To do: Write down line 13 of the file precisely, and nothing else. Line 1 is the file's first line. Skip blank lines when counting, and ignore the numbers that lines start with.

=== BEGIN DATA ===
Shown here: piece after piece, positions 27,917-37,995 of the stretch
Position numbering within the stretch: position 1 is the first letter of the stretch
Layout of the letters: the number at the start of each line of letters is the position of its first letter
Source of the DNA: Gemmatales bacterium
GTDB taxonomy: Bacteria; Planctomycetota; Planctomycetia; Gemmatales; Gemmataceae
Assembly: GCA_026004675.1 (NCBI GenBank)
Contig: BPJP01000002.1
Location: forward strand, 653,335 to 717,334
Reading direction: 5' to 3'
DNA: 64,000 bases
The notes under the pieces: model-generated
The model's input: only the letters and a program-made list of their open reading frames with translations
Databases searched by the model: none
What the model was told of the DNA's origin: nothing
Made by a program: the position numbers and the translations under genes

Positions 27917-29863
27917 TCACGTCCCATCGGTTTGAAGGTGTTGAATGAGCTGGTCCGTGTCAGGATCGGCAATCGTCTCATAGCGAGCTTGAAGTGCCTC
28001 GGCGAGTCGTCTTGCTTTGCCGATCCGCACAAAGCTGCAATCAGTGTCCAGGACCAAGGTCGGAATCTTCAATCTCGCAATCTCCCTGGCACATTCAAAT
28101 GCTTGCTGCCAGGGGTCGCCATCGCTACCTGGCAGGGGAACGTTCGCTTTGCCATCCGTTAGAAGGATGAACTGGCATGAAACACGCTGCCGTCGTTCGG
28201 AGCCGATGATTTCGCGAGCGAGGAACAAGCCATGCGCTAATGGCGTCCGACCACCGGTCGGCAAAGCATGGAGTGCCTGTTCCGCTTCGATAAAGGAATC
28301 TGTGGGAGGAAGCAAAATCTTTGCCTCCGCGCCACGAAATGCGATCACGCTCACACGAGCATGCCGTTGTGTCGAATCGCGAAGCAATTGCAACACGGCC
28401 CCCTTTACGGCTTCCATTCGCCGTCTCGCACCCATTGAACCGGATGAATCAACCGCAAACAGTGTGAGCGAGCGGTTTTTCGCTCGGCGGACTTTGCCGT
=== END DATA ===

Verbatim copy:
Databases searched by the model: none